## Brainfuck X

While browsing StackExchange PCG questions and answers, I came across a challenge regarding drawing the swiss flag. In particular, I was interested in benzene’s answer, in which they showcased a Brainfuck dialect capable of creating two-dimensional 24-bit color images. In this post I present this dialect with slight changes of my own, as well as an interpreter I wrote in Python 2.7 (source code is listed below and can also be downloaded).

Urban Müller’s original Brainfuck (my vanilla Brainfuck post can be found here) works similar to a Turing machine, in that the memory consists of a theoretically infinitely large tape with individual cells which can be modified. What allows Brainfuck X (or Braindraw, as benzene called their dialect) to create color images is, that instead of a one-dimensional tape, a three-dimensional tape is used. This tape extends infinitely in two spacial dimensions and has three color planes. Each cell’s value is limited to a byte (an integer value from 0 to 255) which results in a 24-bit color depth.

Adding to Brainfucks eight commands (+-<>[].,), there are two characters to move up and down the tape (^v) and one character to move forwards in the color dimension (*). Starting on the red color plane, continuing with the green and ending in the blue. After the blue color plane, the color planes cycle and the red color plane is selected. benzene’s original language design which I altered slightly had three characters (rgb) to directly select a color plane. Whilst this version is supported by my interpreter (the flag --colorletters is necessary for that functionality), I find my color star more Brainfucky — directly calling color planes by their name seems nearly readable.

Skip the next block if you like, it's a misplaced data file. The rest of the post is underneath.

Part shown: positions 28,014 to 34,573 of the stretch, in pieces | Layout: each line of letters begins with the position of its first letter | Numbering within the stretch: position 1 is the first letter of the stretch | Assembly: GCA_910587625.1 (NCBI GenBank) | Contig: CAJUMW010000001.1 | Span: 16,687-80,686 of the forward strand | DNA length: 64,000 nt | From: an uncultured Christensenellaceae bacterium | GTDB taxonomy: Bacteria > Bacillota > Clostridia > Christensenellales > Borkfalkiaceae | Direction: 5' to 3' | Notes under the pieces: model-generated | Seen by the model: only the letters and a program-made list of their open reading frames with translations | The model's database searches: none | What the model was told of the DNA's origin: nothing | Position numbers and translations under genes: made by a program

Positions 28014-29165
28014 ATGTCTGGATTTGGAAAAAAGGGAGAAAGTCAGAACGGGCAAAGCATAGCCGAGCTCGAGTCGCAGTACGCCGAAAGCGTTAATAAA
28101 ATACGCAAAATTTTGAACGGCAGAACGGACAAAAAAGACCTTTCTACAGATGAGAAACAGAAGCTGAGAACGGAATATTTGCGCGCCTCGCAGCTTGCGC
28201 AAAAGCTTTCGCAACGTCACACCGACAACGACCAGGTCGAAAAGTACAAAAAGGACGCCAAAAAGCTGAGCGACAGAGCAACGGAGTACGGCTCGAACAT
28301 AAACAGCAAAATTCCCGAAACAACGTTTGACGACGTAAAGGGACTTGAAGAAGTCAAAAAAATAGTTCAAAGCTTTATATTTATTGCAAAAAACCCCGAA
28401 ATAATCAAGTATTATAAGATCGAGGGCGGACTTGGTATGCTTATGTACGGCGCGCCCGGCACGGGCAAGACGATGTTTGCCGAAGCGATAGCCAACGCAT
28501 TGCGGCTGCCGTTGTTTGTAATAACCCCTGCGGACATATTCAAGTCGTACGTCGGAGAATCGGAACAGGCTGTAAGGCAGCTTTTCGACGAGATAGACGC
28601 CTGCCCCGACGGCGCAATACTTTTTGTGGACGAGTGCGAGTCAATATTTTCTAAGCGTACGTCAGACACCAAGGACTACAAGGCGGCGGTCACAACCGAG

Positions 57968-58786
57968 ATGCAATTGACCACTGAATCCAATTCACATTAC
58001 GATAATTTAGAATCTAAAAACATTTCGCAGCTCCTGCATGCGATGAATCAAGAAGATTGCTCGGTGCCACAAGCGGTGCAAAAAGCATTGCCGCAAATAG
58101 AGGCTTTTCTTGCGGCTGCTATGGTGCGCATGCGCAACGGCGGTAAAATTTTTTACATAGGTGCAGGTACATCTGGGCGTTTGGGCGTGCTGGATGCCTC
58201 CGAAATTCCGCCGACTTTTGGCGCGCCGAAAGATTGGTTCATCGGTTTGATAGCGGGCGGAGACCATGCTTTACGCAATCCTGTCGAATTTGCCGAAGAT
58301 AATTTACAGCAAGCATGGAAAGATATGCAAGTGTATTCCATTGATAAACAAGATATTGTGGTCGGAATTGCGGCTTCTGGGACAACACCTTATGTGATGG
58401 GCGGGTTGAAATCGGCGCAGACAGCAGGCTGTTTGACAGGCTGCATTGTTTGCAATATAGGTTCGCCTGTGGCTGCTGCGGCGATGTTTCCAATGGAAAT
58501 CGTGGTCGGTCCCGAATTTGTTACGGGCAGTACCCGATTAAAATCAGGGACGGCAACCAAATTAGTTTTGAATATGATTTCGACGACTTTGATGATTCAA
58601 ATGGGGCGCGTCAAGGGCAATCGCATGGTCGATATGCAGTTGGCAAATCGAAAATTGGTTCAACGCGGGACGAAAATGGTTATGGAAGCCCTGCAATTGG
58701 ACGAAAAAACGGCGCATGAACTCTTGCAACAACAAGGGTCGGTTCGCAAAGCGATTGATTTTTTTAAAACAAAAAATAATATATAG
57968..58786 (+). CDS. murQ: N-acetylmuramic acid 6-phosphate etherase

Brainfuck’s vanilla eight characters still work in the same way, Brainfuck X can thereby execute any vanilla Brainfuck program. Also, there still is a plaintext output — the tape’s image is a program’s secondary output.

Having executed the final Brainfuck instruction, the interpreter prints out the tape to the terminal — using ANSI escape codes. Because of this, the color depth is truncated in the terminal view, as there are only 216 colors supported.
For the full 24-bit color depth output, I use the highly inefficient Portable Pixmap Format (.ppm) as an output image file format. To open .ppm files, I recommend using the GNU Image Manipulation Program; specifying the output file name is done via the --output flag.

The Swiss flag image above was generated by benzene’s Braindraw code (see their StackExchange answer linked to above); the resulting .ppm file was then scaled and converted using GIMP.
Interpreter command: python brainfuckx.py swiss.bfx -l -o swiss.ppm

#### Usage

• Being written in pure Python, the interpreter is completely controlled via the command line. The basic usage is python brainfuckx.py <source code file>; by using certain flags the functionality can be altered.
• --input <input string>-i <input string> specifies Brainfuck’s input and is given as a byte stream (string).
• --simplify, -s outputs the source code’s simplified version; the source code with all unnecessary characters removed.
• --colorstar selects the color star color plane change model which is the default.